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BeltLine to bring small storefronts directly onto trail to boost Black-owned businesses

The inaugural period for the storefronts is planned for late spring/early summer to November this year.

ATLANTA — The Atlanta BeltLine will begin a new initiative to boost Black-owned businesses by bringing small storefronts directly to the trail.

Atlanta BeltLine, Inc. (ABI), the organization that oversees and operates the BeltLine, described it as its "first small business incubator." It will first be extended to six businesses.

The program is being funded in part through a $750,000 grant from the Kendeda Fund, an Atlanta-based family foundation that focuses on community initiatives. It is also being done in partnership with The Village Market, an incubator for Black-owned businesses.

The storefronts - described as "architecturally-designed, artistic shipping containers" as well as potential food trucks - will be set up at two locations, one on the Westside trail and one on the Eastside trail. The storefront space will not be free for the businesses, but will come "at an affordable rate" ABI said in a release.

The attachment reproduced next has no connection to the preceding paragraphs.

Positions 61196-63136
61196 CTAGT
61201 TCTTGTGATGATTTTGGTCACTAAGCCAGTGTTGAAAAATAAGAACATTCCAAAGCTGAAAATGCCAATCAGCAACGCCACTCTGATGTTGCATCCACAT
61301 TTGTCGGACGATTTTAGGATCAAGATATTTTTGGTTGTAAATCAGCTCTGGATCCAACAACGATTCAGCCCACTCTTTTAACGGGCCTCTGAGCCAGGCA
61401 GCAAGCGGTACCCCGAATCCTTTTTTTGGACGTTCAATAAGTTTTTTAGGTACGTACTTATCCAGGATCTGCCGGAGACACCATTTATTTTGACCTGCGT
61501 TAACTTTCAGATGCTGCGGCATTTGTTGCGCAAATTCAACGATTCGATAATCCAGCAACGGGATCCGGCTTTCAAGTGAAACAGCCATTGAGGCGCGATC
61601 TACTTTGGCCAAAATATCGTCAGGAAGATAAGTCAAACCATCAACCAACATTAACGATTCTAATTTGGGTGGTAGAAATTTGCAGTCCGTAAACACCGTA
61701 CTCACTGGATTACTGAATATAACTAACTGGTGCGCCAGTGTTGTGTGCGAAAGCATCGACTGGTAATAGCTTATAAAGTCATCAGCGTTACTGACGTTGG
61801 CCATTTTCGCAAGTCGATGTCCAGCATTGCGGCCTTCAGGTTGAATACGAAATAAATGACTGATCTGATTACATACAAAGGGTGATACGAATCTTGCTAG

The inaugural period for the storefronts is planned for late spring/early summer to November this year, the release said.

Credit: Atlanta BeltLine, Inc.

“With new funding, ABI is developing and advancing commercial affordability strategies aimed at stabilizing, preserving, and creating affordable spaces so that Black-owned, legacy, small, and local business can grow and flourish around the 22-mile loop,” Clyde Higgs, the ABI president and CEO, said in a statement. “Providing access to the well-traveled BeltLine corridor is one avenue to connect businesses with new economic opportunities.”

The Village Market Founder and CEO Dr. Lakeysha Hallmon said the collaborative effort "ensures economic mobility, accessibility, and a progressive way forward as the BeltLine begins to nurture relationships with local, independently owned, Black-owned businesses that have been displaced due to the surge in commercial rents. It’s imperative that local, Black-owned businesses can stay in the communities where they have always been – sharing in economic prosperity."

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